My first non-fiction of the year is about Helene Cooper, the so famous journalist of whom I have never heard about, until now. She is a descendant of the American freed slaves that colonised, settled and founded Liberia in the 1800s. They ruled one-sidedly. They acquired most of the lands, for generations they were the elite political ruling class of the country. On the other hand, the natives Liberians were derogatively regarded as the country people. They were servants, the poor lower class who worked on the farms and in the houses of people like Helene Cooper. Therefore, this blatant social inequality was the cause of an ongoing resentment harboured among the indigenous community. As a result, the native Liberian soldiers took advantage of the growing bitterness and carried out a sanguinary coup d'état against the government which triggered the civil war that ravaged Liberia for good fourteen years.
Both Helene who was fourteen and her family were victims of the blood shedding and brutality of the coup. They were robbed of their good life, before they could finally make their way to the U.S.A. Over there, living was tough at first, nothing compared to her life in Liberia; however, Helene, with the help of her parents, succeeded in making a good life for herself working as a journalist. Twenty-three years later, after an incident where she almost lost her life while reporting in Iraq during the war, she realised it was time to visit all that she had left behind before being smuggled out. Most importantly, she wanted to meet once more her foster native sister. And as well, visit her family house on Sugar Beach. In short, Helene wanted to reconcile with her past.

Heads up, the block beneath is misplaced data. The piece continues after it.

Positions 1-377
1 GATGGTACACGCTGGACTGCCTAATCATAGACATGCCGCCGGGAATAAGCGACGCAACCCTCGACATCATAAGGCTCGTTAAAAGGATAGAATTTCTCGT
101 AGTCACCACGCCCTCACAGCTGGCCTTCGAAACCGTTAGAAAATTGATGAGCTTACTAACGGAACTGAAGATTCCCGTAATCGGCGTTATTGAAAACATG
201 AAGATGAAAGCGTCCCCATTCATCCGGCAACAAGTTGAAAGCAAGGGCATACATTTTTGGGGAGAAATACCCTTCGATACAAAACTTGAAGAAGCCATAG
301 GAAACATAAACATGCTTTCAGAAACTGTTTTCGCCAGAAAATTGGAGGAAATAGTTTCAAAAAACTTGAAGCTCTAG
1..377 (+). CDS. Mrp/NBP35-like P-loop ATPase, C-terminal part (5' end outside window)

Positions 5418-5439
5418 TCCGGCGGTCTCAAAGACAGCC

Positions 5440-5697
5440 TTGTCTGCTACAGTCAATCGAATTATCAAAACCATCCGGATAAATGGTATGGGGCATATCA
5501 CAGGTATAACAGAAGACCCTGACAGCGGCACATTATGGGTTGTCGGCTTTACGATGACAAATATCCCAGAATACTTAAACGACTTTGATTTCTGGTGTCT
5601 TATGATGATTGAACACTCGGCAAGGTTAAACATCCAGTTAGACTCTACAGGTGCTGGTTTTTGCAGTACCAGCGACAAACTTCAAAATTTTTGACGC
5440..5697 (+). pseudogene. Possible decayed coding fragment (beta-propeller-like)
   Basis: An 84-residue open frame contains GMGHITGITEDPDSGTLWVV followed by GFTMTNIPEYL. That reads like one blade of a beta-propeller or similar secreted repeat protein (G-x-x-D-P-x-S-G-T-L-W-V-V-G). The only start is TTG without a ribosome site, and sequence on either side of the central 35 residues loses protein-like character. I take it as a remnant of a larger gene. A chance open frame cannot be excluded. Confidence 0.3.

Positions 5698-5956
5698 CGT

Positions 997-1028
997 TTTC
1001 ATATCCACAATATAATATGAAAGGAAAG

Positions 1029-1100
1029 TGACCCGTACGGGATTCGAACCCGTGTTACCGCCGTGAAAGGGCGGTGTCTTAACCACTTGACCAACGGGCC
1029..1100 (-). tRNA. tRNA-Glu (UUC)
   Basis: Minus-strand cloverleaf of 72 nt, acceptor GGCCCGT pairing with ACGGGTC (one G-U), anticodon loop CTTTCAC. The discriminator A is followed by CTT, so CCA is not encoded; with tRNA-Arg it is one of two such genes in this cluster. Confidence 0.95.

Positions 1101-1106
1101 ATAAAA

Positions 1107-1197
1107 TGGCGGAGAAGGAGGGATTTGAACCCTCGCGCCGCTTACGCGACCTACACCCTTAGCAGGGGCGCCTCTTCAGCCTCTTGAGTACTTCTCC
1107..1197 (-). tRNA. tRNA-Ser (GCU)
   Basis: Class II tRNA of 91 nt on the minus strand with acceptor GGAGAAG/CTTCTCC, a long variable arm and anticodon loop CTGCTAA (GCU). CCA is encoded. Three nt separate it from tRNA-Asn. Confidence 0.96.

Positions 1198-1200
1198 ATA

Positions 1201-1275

If you are an avid reader as myself, you would notice that Helene's writing style is nothing compared to Achebe, Adichie, Emecheta, Amadi and the rest who are novelist by profession. As we all know, they are poetic, elegiac, lyrical and so on and so forth. Even so, Helen did not disappoint with The House at Sugar Beach. Yes, her story grabbed my attention from the first page, it quite often kept me on the edge of my seat. For this reason, it is rated five stars and worth reading, an interesting insight into the history of Liberia. I recommend it to all and sundry. What an easy read!
At long last, I believe now, the Native and Americo Liberians alike have understood that resources and opportunity in their small country would be distributed on an equal basis.
Even though I derive so much pleasure from reading fiction novels, I am as well a non-fiction lover. Two novels of this genre made it up to my top ten must read 2012. They were A Long Way Gone: Memoirs of a Boy Soldier by Ishmael Beah and Infidel by Ayaan Hirsi Ali. Two of which I hold in high esteem; hence, the old adage the truth is stranger than fiction is eventually consolidated. The House at Sugar Beach now pertains to this category. In order to see other non-fiction I have read so far please click here. Hopefully, this year I am looking forward to reading as many of this genre as possible. Of course, in the African literature.
An addendum: another recommendation of mine to the Library.
Below is a video to view Helene talk about her novel.